But when apologists John Sumser and his young protege Josh Letourneau sacrificed their reputations with ludicrous endorsements of TheLadders, this time it wasn’t just pissed-off Ladders subscribers that flooded the blogs with cries of fraud. This time, fed-up employers and recruiters told stories of TheLadders wasting their time, their money, their reputations — and even of intimidation. The PR event backfired, the shills’ swill pot overflowed, and TheLadders got splattered.
“Only $100k+” (NOT!)
We already know that Ladders customers who pay for access to “$100k+” job listings complain that, upon submitting applications, the salaries offered are often a lot lower. (See TheLadders: Job-board salary fraud?) But the news that came out of the Position Accomplished fiasco was that employers and recruiters stepped up to say they are getting sub-$100k job applicants from TheLadders — and they don’t like it.
On February 12, five days after Cenedella sent that e-mail to his customers, one of them — a recruiter — told about inteviewing candidates from TheLadders who were nowhere near the $100k level she’d been promised:
“Salary range $185K base + bonus VP level position. We got several responses to the posting. As these candidates were interviewed it was determined that none of them were making over $75K. So x the claim by the Ladders that they only have over $100K salary range candidates. Maybe we got the ones who ended up in the commercial, who knows.”
— Recruiter Sandra McCartt
Those sub-$100k subscribers, which TheLadders seems to coyly allow to sneak in the door — and who probably prop up the entire business model — are now creating problems. The revenue they generate for TheLadders exacts an unwelcome cost from employers and recruiters who pay to post high-salary jobs. They say they are getting fed up with riff-raff subscribers in TheLadders’ database.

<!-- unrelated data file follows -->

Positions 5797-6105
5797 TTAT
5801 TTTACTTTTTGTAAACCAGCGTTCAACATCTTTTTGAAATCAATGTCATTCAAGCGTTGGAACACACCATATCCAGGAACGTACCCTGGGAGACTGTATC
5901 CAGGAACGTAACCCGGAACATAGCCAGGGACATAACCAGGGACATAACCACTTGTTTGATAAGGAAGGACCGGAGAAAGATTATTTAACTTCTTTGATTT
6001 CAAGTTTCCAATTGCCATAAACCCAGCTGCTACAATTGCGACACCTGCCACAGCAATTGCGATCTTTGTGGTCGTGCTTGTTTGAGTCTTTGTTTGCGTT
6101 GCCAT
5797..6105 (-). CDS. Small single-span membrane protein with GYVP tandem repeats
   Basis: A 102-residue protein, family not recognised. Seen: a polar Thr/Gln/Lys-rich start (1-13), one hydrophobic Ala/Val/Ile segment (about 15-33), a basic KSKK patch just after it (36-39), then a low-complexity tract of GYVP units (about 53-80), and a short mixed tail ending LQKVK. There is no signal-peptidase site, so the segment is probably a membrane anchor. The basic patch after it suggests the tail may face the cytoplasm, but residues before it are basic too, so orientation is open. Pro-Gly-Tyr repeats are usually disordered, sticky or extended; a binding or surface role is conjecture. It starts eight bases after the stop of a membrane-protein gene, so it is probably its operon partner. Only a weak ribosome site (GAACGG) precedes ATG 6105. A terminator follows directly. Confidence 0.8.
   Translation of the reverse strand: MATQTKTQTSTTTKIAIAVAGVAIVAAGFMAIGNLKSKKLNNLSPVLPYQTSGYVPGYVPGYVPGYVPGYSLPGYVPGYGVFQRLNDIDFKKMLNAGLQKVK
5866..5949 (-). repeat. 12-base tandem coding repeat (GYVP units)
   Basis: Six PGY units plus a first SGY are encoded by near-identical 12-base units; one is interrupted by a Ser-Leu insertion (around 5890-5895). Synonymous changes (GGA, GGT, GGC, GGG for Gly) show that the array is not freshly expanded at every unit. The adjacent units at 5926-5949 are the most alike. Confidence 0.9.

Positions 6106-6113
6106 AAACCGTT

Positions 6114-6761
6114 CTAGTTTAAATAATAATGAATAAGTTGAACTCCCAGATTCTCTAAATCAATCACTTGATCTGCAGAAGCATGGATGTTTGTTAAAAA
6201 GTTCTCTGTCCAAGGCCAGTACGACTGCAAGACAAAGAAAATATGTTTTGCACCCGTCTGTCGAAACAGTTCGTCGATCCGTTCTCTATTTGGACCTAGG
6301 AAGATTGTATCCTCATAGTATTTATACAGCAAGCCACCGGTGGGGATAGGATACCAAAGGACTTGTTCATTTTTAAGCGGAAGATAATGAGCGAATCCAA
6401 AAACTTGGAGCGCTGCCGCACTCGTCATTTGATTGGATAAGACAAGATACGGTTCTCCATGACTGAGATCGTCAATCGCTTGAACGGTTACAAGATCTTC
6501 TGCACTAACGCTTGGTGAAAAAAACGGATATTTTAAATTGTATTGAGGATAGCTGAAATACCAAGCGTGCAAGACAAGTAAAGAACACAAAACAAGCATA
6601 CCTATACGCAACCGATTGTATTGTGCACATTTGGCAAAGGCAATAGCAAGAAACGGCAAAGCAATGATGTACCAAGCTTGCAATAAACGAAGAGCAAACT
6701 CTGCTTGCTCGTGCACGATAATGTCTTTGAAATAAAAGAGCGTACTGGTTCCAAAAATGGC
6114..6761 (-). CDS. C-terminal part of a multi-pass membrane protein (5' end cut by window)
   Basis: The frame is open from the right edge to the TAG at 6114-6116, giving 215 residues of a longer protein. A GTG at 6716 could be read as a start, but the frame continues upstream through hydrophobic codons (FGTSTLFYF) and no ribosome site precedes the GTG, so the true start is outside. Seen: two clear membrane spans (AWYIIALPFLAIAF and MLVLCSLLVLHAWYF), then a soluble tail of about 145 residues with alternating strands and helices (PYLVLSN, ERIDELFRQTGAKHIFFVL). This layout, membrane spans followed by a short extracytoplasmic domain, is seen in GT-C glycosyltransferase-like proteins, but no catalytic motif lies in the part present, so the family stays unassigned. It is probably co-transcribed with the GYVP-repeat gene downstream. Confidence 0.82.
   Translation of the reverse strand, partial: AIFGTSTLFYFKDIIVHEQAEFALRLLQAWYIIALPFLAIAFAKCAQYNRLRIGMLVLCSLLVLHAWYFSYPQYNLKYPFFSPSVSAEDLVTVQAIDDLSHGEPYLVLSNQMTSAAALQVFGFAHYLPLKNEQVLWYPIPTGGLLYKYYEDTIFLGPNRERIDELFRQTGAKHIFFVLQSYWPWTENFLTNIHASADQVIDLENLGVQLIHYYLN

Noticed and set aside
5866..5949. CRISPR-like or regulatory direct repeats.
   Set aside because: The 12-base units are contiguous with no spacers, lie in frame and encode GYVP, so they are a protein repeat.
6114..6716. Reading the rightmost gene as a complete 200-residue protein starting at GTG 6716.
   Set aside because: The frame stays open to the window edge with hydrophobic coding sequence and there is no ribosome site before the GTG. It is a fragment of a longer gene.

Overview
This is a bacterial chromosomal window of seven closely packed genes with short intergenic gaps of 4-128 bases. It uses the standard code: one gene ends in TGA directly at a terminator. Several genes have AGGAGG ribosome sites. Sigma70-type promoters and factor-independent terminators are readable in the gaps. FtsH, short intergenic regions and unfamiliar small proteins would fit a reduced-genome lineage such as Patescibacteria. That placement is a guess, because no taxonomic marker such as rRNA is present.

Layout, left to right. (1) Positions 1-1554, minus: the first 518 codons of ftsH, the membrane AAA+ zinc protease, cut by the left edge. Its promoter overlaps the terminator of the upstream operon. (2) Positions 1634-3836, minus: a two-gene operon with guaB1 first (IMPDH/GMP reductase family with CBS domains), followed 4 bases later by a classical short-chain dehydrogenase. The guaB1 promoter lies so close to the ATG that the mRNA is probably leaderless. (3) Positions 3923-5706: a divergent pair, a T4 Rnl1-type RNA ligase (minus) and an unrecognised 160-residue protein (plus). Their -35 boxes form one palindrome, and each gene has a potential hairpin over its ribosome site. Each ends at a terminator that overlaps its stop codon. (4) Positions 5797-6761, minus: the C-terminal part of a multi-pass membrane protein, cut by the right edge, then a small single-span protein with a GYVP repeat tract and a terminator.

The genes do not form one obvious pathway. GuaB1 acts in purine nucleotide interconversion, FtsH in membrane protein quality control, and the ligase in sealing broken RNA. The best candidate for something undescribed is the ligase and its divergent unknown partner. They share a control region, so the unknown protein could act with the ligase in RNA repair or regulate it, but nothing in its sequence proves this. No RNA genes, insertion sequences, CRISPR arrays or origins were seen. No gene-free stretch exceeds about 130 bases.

In an online comment, recruiter Sandra McCartt explains how TheLadders applicant database is further corrupted by TheLadders’ failure to remove people who long ago cancelled their subscriptions, and by the inclusion of people who are in the database apparently without their knowledge or consent:
“We used the Ladders until 2007 when we realized that many of the resumes were people who made much less than 100K. Also many were years out of date. When tracked and contacted these people told us they had cancelled their Ladders account, asked for resumes to be removed but were still being contacted and didn’t like it.
“In Nov. and Dec.  i received two resumes forwarded from the Ladders in response to a job we had posted in 2007. I sent notes to both letting them know that the job was over three years out of date. One of them wrote back and said he had never used the Ladders before and had no idea why or how his resume had been sent to us.”